For the Ridge linear regression model, we expanded our features list to include many of the interactions described previously. Given the presence of the L2 regularization term, we felt reasonably comfortable with expanding our features list. The following graph illustrates the result of our grid-search analysis used to tune the hyperparameter. We note that the optimal hyperparameter, in which the root mean squared error is at the minimum, is an alpha of 18.7.
Using an alpha of 18.7, we note that the R-squared values across the various models we trained and tested ranged from approximately 91 percent to 94 percent. We also note that the R-squared value is lower for the test set than the R-squared value for the training set, which indicates that there may be some overfitting. Consistent with the results from the baseline multiple linear regression model, the features with the highest absolute beta coefficient values were those related to the quality and condition of the homes, the neighborhood, and the interaction between them.
Lasso Linear Regression:
For the Lasso linear regression model, we regressed the same set of initial features from the Ridge model against home sales prices. We also employed the same hyperparameter tuning process but interestingly, the optimal hyperparameter for the L1 regularization term was much smaller at 0.01. The following line chart provides a graphical representation of our grid search results.
Using an alpha of 0.01, we note that the Lasso performed worse than the Ridge model in terms of predictive accuracy. The R-squared value for the Lasso models we trained and tested hovered around 84 percent. However, consistent with the results from the previous linear regression models, the features with the highest absolute beta coefficient values were those related to the quality and condition of the homes and neighborhood. It is also interesting to note that the combination of home sale type and sale condition had the highest absolute beta coefficient value.
Tree Based Models
Tree based methods empower predictive models with high accuracy, stability and ease of interpretation. Unlike linear models, they map non-linear relationships quite well. They are adaptable to solving any kind of problem at hand (classification or regression).
We developed 3 Classes of Tree based Models namely Decision Trees, Random Forest and Gradient Boosting. It was highly interesting to evaluate and compare the distinctive characteristics and performance of each of the 3 separate Tree based models.
In order to get a grasp on the underlying behaviors, we produced Plots of RMSLE against a range of Hyperparameters. These plots were instrumental in three ways:
- Visualizing the underlying trends as hyperparameters are varied
- Identifying the regions of Bias vs Variance trade-offs
- Acquiring an estimated range of values to feed into the Cross Validation Grid Search
Subsequently, Cross Validation Grid Search was performed on each Tree based Models with their respective Hyperparameters. This resulted in selection of the “best” Hyperparameters based upon the Accuracy against the Test Set.
It was interesting to note the distinction between each of the Tree based Models by examining their Prediction Profiles. Evidently, Decision Tree exhibits clear Discrete Steps in the Prediction Plots owing to its simplistic model. The Random Forests and Gradient Boosted models achieved a better fit to the actual Prediction Profile from the Training Set. This attributed to Bagging and Boosting in Random Forests and Gradient Boosting respectively.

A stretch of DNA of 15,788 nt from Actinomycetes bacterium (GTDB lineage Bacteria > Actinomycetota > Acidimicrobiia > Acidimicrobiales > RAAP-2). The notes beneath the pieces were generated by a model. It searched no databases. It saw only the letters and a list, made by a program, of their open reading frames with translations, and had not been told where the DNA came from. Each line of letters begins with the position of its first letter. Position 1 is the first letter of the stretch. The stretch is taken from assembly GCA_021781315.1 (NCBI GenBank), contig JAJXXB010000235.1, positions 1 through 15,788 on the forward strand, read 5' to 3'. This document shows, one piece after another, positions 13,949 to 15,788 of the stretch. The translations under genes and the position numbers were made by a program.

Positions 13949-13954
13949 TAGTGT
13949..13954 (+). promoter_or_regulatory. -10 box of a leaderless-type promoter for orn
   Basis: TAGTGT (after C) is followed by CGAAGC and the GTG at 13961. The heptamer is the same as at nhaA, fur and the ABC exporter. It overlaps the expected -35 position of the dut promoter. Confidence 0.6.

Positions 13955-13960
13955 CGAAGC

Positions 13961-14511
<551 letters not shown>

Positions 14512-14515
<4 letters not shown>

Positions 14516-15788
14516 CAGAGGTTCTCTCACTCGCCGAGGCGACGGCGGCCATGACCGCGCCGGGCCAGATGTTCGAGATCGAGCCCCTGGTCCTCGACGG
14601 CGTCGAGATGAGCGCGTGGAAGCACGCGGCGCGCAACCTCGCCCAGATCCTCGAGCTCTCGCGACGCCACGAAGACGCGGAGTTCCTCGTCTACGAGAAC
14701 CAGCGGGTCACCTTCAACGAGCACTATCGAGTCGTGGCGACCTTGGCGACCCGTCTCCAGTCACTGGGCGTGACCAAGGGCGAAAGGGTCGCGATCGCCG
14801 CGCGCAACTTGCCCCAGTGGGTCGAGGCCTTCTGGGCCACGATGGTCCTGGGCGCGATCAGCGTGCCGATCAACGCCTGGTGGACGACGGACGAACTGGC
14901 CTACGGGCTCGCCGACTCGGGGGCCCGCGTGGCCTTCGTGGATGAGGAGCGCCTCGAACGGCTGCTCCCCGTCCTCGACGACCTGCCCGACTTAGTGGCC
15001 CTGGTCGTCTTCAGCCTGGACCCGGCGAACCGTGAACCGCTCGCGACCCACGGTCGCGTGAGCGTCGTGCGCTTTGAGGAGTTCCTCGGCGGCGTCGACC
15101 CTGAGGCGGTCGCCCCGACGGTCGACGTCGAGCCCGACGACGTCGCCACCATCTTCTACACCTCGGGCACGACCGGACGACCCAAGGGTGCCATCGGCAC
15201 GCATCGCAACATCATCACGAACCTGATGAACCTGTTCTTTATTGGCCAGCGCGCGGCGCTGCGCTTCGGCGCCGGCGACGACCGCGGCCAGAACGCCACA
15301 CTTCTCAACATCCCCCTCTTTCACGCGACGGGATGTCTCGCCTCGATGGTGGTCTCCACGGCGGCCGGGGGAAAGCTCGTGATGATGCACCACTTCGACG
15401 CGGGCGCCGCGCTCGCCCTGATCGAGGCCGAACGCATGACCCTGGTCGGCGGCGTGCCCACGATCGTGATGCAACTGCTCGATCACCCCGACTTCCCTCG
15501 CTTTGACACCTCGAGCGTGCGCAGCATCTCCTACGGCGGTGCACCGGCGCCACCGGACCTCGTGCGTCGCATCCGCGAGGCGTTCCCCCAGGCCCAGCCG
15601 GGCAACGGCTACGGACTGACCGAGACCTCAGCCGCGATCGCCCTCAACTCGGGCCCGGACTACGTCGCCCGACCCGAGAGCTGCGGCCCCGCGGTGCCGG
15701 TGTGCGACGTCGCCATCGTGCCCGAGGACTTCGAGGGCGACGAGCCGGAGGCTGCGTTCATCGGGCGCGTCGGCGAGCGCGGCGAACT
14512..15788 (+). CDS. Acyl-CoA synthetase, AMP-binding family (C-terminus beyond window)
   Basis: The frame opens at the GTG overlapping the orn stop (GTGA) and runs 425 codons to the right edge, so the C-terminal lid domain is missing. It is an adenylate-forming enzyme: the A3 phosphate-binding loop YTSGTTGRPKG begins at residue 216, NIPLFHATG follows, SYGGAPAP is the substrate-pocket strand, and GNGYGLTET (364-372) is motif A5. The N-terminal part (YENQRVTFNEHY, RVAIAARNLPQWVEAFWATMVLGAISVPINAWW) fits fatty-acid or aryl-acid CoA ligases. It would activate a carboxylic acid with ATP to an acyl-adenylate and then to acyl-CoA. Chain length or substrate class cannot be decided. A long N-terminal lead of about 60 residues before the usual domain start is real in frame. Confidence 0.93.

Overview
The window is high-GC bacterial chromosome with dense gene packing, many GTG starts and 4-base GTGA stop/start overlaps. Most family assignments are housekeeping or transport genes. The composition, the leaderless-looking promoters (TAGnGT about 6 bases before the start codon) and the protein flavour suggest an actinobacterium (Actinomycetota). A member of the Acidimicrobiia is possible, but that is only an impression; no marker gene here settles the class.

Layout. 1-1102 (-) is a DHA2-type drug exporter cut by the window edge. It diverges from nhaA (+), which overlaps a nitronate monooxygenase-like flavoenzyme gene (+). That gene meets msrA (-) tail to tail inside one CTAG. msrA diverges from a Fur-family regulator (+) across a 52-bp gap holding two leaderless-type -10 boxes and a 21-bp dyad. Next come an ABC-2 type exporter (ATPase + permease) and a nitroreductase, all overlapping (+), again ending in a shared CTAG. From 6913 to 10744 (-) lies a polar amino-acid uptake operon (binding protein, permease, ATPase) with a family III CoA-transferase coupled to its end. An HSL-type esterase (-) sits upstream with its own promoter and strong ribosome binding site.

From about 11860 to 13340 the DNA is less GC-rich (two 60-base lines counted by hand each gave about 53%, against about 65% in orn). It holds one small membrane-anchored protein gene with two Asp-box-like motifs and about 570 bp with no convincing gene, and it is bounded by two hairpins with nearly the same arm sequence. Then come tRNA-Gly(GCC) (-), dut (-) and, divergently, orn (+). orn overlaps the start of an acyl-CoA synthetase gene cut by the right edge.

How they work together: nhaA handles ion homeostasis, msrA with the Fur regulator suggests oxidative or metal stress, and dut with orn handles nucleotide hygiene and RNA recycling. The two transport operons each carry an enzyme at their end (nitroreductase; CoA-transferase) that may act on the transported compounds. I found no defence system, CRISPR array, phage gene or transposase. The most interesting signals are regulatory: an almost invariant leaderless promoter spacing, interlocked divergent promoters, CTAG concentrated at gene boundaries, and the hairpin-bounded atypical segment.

Besides that, the Variable Importance Plots gave valuable, under the hood insights on the various Tree based models. It uncovers which Variables were ultimately utilized by the models and their relative importance. Some interesting takeaways:
- Decision Trees and Random Forests converged on the same number of Important Variables
- Random Forests resulted in a different order of Variable Importance. This is attributed to its Random Feature Selection at each split.
- Gradient Boosting incorporated the most number of Important Variables. The Boosting process enables “weaker” Features to be included alongside the “stronger” Features
Ultimately, the boosting combines weak learner to form a more Accurate and Robust Rule.
Ensemble Model
After creating the linear and tree-based models above, we decided to combine them in an ensemble in order to boost the prediction accuracy and improve the overall confidence level of the predictions since the different models capture different trends in the dataset making the ensemble more robust to aspects like outliers which make predictions from linear models unstable, the discrete and non extrapolatable predictions from tree models which limit the prediction values to the range of values in the classification box etc.
A number of transformations and imputations were made to the dataset in this stage in addition to those made in the earlier stages before running the models in the ensemble. These included un-skewing all features with a skewness greater than 0.75 and removing outliers. These outliers were detected visually from the plots and confirmed using the Bonferroni outlier test.
We used the StackingRegressor from the mlxtend package. This took as input models the lasso, ridge and random forest models and used lasso regression as the second level model (meta-regressor). This is illustrated in the image below.
Results
RMSLE | |||
Models | Test | Kaggle | |
Linear Based | Multi-Linear | 0.1641 | 0.1788 |
Ridge Regression | 0.1110 | 0.1290 | |
Lasso Regression | 0.1370 | 0.1414 | |
Tree Based | Decision Trees | 0.1910 | 0.1882 |
Random Forests | 0.1358 | 0.1465 | |
Gradient Boosting | 0.1184 | 0.1245 | |
Ensemble | Ridge, Lasso, RF | 0.0949 | 0.1251 |
Conclusion
Based on our experience with this project, we were able to gain valuable insights on the application of machine learning models. For example, we discovered that feature engineering and hyper-parameter tuning proved to be vital steps and can have a big impact on the end performance of the machine learning models. Also Ridge regression and Lasso regression within the ensembling process generally outperformed the tree-based models. This is most likely due to the size and nature of the dataset, which appears to lend itself more to the application of regression models. The following is a summary table comparing the results of the various models that were employed in this project.